Seitan can be a game-changer for plant-based eaters hankering for meat, as it has a very convincing texture and will help you meet your protein needs.

6. White Beans

White beans are another favorite of mine because they're so versatile. You can throw them in soups, turn them into dips, or use them to make delicious salads. One cup of white beans has 240 calories, 18 grams of protein, 44 grams of carbs, and less than 1 gram of fat.

White beans (and beans in general) are full of fiber and great at keeping you full and aiding digestion. They're also packed with many essential vitamins and minerals, including generous amounts of copper, folate, and iron.

7. Grilling Cheese

Grilling cheeses like halloumi, feta, and paneer don't melt under high heat. You can char it for a delicious smoky flavor or cube it and let it soak in thick herby sauces. No matter how you prepare it, grilling cheese does not disappoint.

One cup of grilling cheese contains 340 calories, 25 grams of protein, 25 grams of fat, and 2.5 grams of carbohydrates. Grilling cheeses are also a great source of protein and calcium, promoting bone strength and density.

» Want stronger bones and joints? Give these Mediterranean recipes a try.

8. Tempeh

Tempeh is a soy protein that crumbles easily, giving it a similar feel and taste to ground chicken. It also easily absorbs marinades, so marinating it before cooking is a great way to up its flavor profile. One cup of tempeh contains 320 calories, 30 grams of protein, 18 grams of fat, and 16 grams of carbohydrates.

Tempeh contains probiotics crucial to a healthy gut microbiome, which aids digestion, improves mood, and boosts the immune system. That's why avoiding high heat when cooking tempeh is so important to preserve all those precious probiotics and maximize their health benefits.

9. Lentils

Few meals are as comforting as an aromatic bowl of curry. While many curries are made with meat, almost all those recipes are easily replaced with lentils. Just make sure to soak the lentils for 2 hours before cooking them for maximum nutrient absorption and health benefits.

One cup of lentils contains 230 calories, 20 grams of protein, 40 grams of carbohydrates, and less than 1 gram of fat.

I enjoy at least one serving of my favorite coconut-curried lentil bowl a week to increase my fiber and mineral intake. Lentils also aid blood sugar regulation and support the digestive system.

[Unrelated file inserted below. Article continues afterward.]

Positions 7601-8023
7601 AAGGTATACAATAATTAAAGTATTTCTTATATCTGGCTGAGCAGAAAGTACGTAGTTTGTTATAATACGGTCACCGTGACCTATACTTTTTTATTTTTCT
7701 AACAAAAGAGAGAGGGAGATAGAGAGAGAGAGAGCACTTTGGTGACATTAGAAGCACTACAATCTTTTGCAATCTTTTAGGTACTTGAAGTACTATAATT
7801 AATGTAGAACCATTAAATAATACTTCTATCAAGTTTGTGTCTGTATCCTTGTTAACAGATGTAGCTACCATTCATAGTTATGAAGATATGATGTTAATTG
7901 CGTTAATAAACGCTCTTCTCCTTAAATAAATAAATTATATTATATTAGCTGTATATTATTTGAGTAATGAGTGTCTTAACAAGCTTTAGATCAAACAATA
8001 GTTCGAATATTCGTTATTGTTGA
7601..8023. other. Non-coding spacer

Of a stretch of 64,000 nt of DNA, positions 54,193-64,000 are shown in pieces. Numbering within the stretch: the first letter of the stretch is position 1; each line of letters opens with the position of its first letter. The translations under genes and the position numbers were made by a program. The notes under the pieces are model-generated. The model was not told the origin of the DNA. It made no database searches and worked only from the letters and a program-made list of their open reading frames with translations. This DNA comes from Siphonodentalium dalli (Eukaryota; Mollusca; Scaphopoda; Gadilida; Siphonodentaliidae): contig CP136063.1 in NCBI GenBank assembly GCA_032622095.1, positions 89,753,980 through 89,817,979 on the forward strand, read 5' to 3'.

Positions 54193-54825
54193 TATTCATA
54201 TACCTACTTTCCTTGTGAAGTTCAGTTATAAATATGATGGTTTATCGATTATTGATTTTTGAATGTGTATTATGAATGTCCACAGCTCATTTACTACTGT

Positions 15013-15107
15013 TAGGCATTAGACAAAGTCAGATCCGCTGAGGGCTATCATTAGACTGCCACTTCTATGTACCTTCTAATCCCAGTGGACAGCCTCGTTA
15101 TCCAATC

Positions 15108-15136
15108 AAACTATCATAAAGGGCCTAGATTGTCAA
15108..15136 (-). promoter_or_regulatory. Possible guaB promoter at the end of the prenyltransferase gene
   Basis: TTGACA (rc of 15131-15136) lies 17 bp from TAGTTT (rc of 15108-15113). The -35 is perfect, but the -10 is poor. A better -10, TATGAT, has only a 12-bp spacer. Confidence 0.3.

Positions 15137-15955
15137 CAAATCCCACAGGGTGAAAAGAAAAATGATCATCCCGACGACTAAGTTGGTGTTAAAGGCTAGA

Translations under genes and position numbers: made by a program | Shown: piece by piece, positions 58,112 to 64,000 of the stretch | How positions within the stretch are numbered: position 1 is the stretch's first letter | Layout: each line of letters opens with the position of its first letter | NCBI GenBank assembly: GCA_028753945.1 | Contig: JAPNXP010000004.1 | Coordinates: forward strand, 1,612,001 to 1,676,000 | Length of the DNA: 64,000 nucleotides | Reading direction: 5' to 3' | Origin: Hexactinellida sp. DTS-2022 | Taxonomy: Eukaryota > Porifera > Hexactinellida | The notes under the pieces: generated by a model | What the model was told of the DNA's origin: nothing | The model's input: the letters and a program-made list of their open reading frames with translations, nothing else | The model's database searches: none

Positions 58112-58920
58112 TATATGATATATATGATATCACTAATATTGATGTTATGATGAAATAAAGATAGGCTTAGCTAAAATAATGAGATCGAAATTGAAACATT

10. Black Beans

Black beans are an excellent meat substitute in many dishes, such as burritos, burgers, and even brownies. Always rinse them thoroughly and opt for canned black beans with no added sodium. One cup of black beans contains 230 calories, 16 grams of protein, 40 grams of carbs, and less than 1 gram of fat.

Black beans have been shown to help with high cholesterol and high blood pressure. They're also loaded with iron and vitamins A and C.

Vegetarianism Might Be The Key

The key to environmental sustainability and overall health and wellness, that is. With these meat alternatives, it's easier than ever to do your part for the environment while improving your health—without sacrificing flavor.

The best vegetarian meal delivery services, like HelloFresh and Home Chef, offer meals like these every week. I love using meal delivery services for those hectic months when spending hours in the grocery store or figuring out weekly meal plans isn't an option. Plus, I get to try a ton of vegetarian recipes I would've never thought of on my own.

» Check out this vegan meal delivery service guide for even more options.

Kayla Guenzel - Writer for Top10
Kayla, with over five years of expertise, is a seasoned nutrition and health writer who contributes to top10.com. Holding a Bachelor of Science in Nutrition and Dietetics, she's also certified in Hormone Health and Nutrition Coaching.

*The information on this site is based on research, but should not be treated as medical advice. Before beginning any new diet plan, we recommend consulting with a physician or other professional healthcare provider. Results may vary based on various health factors, individual weight loss plans and adherence to the meal plan.